Annie Kevans, ‘Four works: (i) Louise Brooks; (ii) Barbara La Marr; (iii) Bush; (iv) Ghandi’, (i, ii) 2007; (iii, iv) 2006, Phillips

Property Subject to the Artist's Resale Right (see Conditions of Sale for further information)

Each 50.7 x 40.5 cm (19 7/8 x 15 7/8 in.)

(i) London, Studio 1.1, Annie Kevans GIRLS, 7 April - 7 May 2006
(i-ii) Munich, Galerie Karin Sachs, Annie Kevans, Tessa Farmer, Oliver Bancroft, William Waterhouse, 15 September - 17 October 2007
(iii-iv) Reggio Emilia, Galleria Antonio Ferrara, Absolute Democracy, 2006

(i) Ingrid Betancourt, The Blue Line: A Novel, London, 2017 (illustrated on the cover)

Galerie Karin Sachs, Munich
Acquired from the above by the present owner

About Annie Kevans

Annie Kevans approaches portraiture not as the practice of creating likenesses but as a means of conveying alternate versions of history and ensuring that certain figures are remembered in the future. Kevans achieved early acclaim with her first series of diffuse and softly colored portraits that imagined dictators such as Hitler and Pol Pot as small children. Her recent work has included the portraits of women relegated to the margins of art history, including both artists from the Renaissance and those who are still living, such as Rosalyn Drexler and Alma Thomas. Her practice is research intensive; she studies the artists’ biographies and examines numerous images of them in an attempt to gain a sense of their personality before beginning their portraits.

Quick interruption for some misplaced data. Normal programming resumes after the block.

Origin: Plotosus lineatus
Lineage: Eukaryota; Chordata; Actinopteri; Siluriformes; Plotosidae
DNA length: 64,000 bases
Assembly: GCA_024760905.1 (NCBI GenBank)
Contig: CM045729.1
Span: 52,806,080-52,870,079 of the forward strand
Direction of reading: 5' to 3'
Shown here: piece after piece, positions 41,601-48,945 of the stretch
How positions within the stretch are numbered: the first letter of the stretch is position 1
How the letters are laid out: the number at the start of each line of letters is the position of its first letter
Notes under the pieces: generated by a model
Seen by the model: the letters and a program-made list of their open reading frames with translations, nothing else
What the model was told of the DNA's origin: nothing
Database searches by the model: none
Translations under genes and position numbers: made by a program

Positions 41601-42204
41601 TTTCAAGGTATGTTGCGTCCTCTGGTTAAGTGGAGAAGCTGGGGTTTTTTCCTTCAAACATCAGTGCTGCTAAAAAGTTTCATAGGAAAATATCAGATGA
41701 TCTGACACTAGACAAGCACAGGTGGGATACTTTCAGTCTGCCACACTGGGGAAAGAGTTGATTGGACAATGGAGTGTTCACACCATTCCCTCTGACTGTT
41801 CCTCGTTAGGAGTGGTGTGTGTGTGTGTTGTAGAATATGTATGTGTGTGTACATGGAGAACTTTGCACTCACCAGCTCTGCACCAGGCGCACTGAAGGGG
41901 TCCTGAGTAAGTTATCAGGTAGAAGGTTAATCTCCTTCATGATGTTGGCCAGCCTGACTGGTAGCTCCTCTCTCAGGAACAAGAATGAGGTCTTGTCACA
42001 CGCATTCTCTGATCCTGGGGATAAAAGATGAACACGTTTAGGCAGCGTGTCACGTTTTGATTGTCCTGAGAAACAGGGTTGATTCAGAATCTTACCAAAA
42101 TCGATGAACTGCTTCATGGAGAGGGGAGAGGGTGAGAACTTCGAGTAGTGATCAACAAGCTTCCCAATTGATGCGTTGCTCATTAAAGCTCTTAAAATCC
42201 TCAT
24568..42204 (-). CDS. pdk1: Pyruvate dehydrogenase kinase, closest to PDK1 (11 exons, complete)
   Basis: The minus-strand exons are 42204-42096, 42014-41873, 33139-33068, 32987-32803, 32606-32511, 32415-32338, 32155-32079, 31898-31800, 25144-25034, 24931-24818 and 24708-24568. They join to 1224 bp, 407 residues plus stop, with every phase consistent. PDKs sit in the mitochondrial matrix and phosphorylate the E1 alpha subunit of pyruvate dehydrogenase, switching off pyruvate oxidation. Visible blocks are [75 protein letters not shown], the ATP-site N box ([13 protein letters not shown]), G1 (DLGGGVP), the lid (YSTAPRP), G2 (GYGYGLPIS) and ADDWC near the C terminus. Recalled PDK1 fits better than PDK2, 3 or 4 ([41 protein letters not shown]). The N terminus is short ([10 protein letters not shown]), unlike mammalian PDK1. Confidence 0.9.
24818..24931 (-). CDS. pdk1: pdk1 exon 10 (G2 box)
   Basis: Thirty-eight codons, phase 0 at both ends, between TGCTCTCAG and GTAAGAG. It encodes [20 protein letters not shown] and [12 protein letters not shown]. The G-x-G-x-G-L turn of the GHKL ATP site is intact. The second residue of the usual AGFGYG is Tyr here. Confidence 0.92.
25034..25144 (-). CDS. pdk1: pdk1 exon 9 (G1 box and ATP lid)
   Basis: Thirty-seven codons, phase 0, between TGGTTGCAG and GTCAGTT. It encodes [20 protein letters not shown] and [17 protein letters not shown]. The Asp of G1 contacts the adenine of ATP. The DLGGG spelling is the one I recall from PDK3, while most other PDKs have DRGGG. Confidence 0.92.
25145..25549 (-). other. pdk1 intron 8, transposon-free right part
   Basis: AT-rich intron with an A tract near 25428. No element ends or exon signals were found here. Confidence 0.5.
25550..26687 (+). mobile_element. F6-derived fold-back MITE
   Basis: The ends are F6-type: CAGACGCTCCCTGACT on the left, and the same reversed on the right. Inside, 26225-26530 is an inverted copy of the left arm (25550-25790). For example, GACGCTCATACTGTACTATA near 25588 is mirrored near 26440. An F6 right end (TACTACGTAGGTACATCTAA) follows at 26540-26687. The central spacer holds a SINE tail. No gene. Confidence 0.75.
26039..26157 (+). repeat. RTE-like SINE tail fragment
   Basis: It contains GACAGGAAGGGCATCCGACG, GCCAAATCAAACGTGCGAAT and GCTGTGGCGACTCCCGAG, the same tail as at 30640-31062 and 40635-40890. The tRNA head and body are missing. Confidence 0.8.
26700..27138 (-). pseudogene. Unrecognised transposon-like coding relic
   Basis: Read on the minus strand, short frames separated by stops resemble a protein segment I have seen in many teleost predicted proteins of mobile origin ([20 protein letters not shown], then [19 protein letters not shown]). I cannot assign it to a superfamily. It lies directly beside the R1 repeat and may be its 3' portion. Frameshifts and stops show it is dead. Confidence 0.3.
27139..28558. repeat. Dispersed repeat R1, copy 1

English, b. 1972, Cannes, France

Group Shows

Chichester, West Sussex,
Rook & Raven, 
She Came To Stay